“What did you just say?” Cass couldn’t quite bring himself to repeat Zeno’s claim yet. All he did manage to do was sneak a quick peek at Felicia to make sure he’d just heard what he thought he’d heard. Judging by the shocked look on her face, indeed Cass had.
“You know her as Frankie,” Zeno enlightened, his tone light and conversational, chatting as if they were old friends. “I knew her as Mary. But, yeah…”
“My mom,” Zeno said.
“H-how? I don’t understand.”
“That’s what I called her for close to ten years.”
“That’s what you called…” Felicia began, putting the pieces together but getting cut off before she had the chance to articulate them.
“Yeah. Right up until she packed up and left.” He glared at Cass, “Because of you.”
Cass didn’t know what to say to that. Sure, he’d broken up relationships before, marriages even – it was his curse, after all, being so utterly irresistible to women. He’d tried to get therapy for it. He’d tried to be less delightful. Nothing seemed to help. But, he’d never broken up a family before. (Well, unless you counted him, Lila, Charlie and Jasmine but, again, he couldn’t help that one, either.) Breaking up a family somehow seemed a lot less quip-worthy than his previous, amorous intrusions.
Zeno went on, “All it took was her seeing you on TV once – WOAK, as a matter a fact, back when you were the one next to the witness stand, not on it – she saw you and I guess she remembered everything. She had to go running back – “
“She didn’t,” Cass corrected. “Frankie didn’t come running back to me. She stayed away from me for years after she remembered who she really was. She only came back for our daughter.”
“Charlie,” Zeno said, as though these were facts he’d memorized in school in case a test came up down the road.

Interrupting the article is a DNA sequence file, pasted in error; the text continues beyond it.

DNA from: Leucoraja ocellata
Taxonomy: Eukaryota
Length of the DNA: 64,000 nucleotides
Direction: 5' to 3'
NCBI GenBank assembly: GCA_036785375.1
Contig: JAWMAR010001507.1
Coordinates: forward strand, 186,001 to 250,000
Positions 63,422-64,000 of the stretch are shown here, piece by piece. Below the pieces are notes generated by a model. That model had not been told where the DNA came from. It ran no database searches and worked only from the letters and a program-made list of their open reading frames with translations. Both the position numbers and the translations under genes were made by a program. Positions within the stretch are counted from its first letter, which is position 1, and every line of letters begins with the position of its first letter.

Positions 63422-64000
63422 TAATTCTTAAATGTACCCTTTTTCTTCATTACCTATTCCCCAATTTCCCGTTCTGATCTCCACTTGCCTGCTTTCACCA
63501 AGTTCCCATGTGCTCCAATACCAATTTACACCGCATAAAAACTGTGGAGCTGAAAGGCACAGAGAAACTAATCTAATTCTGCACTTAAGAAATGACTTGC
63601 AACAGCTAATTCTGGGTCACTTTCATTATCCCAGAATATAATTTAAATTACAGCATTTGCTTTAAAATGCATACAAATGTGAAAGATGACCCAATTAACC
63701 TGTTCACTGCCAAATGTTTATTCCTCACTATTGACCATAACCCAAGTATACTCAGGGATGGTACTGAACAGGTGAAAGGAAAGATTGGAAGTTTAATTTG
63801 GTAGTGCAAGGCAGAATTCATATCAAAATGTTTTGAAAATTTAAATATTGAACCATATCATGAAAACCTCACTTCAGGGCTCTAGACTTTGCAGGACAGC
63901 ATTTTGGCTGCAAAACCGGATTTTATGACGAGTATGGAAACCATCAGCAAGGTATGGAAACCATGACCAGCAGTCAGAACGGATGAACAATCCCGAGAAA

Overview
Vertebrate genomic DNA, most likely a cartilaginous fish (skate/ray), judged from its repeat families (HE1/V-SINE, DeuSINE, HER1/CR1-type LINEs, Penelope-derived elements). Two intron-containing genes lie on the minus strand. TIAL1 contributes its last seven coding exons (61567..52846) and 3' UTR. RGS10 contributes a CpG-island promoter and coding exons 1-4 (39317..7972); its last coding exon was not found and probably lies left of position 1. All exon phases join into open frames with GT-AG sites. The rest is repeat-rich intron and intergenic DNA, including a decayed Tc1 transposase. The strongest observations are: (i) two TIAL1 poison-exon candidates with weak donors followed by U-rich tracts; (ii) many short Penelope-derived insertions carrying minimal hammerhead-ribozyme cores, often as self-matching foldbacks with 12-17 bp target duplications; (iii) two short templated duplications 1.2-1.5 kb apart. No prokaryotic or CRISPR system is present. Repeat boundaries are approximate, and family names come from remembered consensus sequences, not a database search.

“Yes. Charlie. I didn’t know Frankie was alive until – “
“It didn’t matter. She told me all about how you were married to somebody else and how she wasn’t going to break it up the way your other back from the dead wife – “
“Yeah, Kathleen. Seriously, dude? What’s up with you?”
“It’s a problem,” Cass conceded.
Felicia asked, “If Frankie wasn’t planning on returning to Cass, then why did she leave here?”
“Because,” Zeno snorted. “She didn’t think it was fair for her heart to be split in two. She knew that as long as he was still out there, she couldn’t commit to us one hundred percent. She felt we deserved better. Someone who’d put us first in a way she couldn’t do anymore. That’s why she claimed she split.”
“That sounds like Frankie,” Cass mused. “She’s always thinking about other people.”
“Right.” Zeno nodded in mock-thoughtfulness. “That’s exactly how I’d describe it when one day someone is your mom, and the next it’s: Get lost, kid, I found somebody better.”
“I know it didn’t happen that way,” Cass instinctively leapt to defend Frankie despite having no clue about what had really happened here. All he grasped without a shadow of a doubt was that, whatever Frankie did, she did it with this boy’s best interests in mind. It was, after all, the only way Frankie knew how to do anything at all.
“Okay,” Zeno shrugged. “Have it your way. Thanks for driving all the way up and setting me straight. Big help. Real nice of you. Don’t let the door hit you on the way out.”
“Wait a minute.” This time, Felicia managed to cut Cass off before he made the already volatile situation even worse. “He didn’t mean that the way it sounded. It’s just that we both know Frankie, we know what kind of a generous, good-hearted, devoted person she is in anything she does. You must know that, too. After all, you obviously loved her. I can see it written all over your face.”